4- Consequences: The consequences are the result of applying the pattern. These consequences are critical to evaluating design alternatives and help us to understand the advantages and disadvantages of applying patterns. This is clear when looking at the consequences of applying software patterns concerning space and time trade-offs. They also give a solution to language and implementation problems. (Gamma, 1995)
Benefícios de Design PatternsBenefits of Design Patterns
Design patterns possuem dois benefícios principais.Design patterns have two main benefits. Primeiro, eles fornecem a você First, they give youuma forma de resolver problemas relacionados com o desenvolvimento de software a way to solve problems related to software development utilizando soluções provadas. using proven solutions. A solução facilita o desenvolvimento de módulos The solution facilitates the development of modulesaltamente coesos com mínimo acoplamento. highly cohesive with minimal coupling. Eles isolam a variabilidade que pode They isolate the variability that can
existir nos requisitos do sistema, tornando todo o sistema mais fácil de se entender e exist in the system requirements, making the whole system easier to understand andmanter. maintain. Segundo, design patterns tornam a comunicação entre projetistas mais Second, design patterns make communication between designers more eficiente. efficient. Profissionais de software podem imediatemante visualizar o projeto de alto Software professionals can view the project imediatemante highnível em suas mentes quando eles sabem o nome do padrão utilizado para resolver um level in their minds when they know the name of the standard used to resolve a particular problem when discussing the design of the system. Design patterns are elegant, reusable solutions to recurring problemsque encontramos diariamente no processo de desenvolvimento de aplicativos para o we face daily in the process of developing applications for themundo real. real world. Eles tratam da concepção e da interação entre objetos, definindo ao They treat the design and interaction between objects, defining the mesmo tempo um padrão de comunicação que é compartilhado por toda a equipe de same time a communication pattern that is shared by all team desenvolvimento. development.Os padrões da gangue dos quatro (GOF - Gang of Four) são considerados as fundações Patterns of Gang of Four (GOF - Gang of Four) are considered the foundation para todos os outros padrões. for all other patterns. Eles são divididos em três categorias: Criacionais, They are divided into three categories: creational, Estruturais e Comportamentais. Structural and Behavioral.
Design Patterns & Modern Systems:
There are three main categories of design patterns which are: "Creational Patterns; Structural Patterns; and Behavioral Patterns" and their associated sub-patterns. (Gamma, 1995, p10)
Creational design patterns:
Creational design patterns examine issues related to creating objects, for example, preventing more than one system to create an object of a class (Singleton creational design pattern) or defers until runtime and decides what types of objects will be created.
Structural Design Standards
Structural design patterns describe common ways to organize classes and objects in a system.
Behavioral Design Patterns
The design patterns provide behavioral strategies tested to model how objects collaborate in the system and offer a special behavior appropriate for a wide variety of applications.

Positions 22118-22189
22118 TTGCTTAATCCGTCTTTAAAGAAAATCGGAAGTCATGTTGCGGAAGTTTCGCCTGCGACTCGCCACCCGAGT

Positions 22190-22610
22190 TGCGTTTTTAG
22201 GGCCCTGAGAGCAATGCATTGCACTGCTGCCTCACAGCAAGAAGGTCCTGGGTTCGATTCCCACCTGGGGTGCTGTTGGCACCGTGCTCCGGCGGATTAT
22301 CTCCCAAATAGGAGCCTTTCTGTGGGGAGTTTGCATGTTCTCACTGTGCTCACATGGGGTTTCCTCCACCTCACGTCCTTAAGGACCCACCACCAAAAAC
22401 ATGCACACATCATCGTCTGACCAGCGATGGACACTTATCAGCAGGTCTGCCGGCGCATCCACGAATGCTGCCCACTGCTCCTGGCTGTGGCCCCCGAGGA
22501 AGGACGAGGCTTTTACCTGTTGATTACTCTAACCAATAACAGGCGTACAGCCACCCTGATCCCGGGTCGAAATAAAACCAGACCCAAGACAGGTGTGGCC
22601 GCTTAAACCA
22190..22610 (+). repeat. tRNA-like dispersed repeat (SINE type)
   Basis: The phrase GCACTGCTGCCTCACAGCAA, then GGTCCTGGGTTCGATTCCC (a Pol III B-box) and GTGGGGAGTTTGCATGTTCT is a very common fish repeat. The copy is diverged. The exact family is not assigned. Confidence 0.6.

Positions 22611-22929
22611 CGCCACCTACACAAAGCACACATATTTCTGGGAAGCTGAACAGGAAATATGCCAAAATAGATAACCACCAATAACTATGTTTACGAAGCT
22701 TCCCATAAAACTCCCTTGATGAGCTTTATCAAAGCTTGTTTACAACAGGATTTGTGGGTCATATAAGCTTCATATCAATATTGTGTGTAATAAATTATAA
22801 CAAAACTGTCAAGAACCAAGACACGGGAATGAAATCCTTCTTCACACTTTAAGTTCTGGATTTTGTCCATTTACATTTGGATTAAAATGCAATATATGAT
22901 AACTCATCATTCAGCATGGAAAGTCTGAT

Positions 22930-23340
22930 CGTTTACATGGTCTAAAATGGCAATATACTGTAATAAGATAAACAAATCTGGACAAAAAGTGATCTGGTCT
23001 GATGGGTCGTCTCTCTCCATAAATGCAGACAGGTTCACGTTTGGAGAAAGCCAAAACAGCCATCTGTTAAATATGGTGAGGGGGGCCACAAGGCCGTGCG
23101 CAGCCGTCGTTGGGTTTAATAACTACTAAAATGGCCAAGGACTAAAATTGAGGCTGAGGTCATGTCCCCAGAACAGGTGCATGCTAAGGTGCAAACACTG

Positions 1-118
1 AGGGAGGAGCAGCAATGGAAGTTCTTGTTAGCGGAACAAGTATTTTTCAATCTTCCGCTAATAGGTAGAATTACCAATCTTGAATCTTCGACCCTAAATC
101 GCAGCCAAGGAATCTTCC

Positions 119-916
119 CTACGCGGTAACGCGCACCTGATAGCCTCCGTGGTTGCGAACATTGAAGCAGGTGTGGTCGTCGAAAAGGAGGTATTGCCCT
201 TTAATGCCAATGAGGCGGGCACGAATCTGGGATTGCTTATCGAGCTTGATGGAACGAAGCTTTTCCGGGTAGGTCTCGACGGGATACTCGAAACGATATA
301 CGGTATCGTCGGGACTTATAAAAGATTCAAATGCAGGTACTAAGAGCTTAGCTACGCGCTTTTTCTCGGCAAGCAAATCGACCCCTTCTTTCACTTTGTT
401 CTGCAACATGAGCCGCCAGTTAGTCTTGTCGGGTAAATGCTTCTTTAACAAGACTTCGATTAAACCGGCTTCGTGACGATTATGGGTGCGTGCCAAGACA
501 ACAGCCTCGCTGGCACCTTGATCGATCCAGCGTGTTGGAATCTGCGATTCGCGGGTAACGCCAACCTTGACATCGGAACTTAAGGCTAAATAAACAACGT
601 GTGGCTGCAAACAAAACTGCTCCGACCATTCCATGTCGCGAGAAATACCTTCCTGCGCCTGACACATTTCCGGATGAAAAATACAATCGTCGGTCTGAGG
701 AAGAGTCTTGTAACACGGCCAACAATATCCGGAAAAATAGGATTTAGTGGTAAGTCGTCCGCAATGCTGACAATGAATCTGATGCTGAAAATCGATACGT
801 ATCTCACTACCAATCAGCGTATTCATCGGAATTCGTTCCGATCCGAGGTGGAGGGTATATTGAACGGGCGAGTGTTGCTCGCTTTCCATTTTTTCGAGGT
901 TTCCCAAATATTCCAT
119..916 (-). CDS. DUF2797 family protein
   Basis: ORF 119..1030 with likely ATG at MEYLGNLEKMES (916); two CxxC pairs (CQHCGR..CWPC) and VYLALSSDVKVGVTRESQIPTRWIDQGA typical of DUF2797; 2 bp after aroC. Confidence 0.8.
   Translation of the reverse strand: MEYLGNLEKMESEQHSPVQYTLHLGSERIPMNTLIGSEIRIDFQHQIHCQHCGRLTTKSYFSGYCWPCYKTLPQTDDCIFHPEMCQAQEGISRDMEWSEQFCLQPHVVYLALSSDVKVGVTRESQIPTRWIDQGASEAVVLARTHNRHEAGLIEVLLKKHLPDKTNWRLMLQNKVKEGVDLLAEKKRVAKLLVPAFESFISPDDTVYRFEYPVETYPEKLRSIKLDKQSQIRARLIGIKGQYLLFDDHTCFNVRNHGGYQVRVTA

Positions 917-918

Builder Design Pattern
The Builder pattern allows a client object to construct a complex object by specifying only its type and content. The client is shielded from the details of the objects construction.
It is a pattern for step-by-step creation of a complex object so that the same construction process can create different representations is the routine in the builder pattern that also makes for finer control over the construction process. All the different builders generally inherit from an abstract builder class that declares the general functions to be used by the director to let the builder create the product in parts.
Builder has a similar motivation to the abstract factory but, whereas in that pattern, the client uses the abstract factory class methods to create its own object, in Builder the client instructs the builder class on how to create the object and then asks it for the result. How the class is put together is up to the Builder class. It's a subtle difference.
The Builder pattern is applicable when the algorithm for creating a complex object should be independent of the parts that make up the object and how they are assembled and the construction process must allow different representations for the object that is constructed
The form used in our example starts with its name and then with its general intent that says something about the solution. The intent section may also say something about important forces that are achieved in the solution (such as compact representation of the state of the system). The intent section is then followed by the context section which describes the current structure and behavior of the system in which the problem arises and the forces reside. Then the problem statement is given followed by the forces section. The forces section describes the tradeoffs and considerations of the designer. It may also include discussions of (obvious) solutions that a designer may think of but would not work within that particular context and set of forces. Then the solution is presented together with an explanation why the solution resolves the forces in a favorite manner. Finally, related patterns are discussed that the designer may find useful after having applied the solution.
DEFINITION OF DESIGN STANDARDS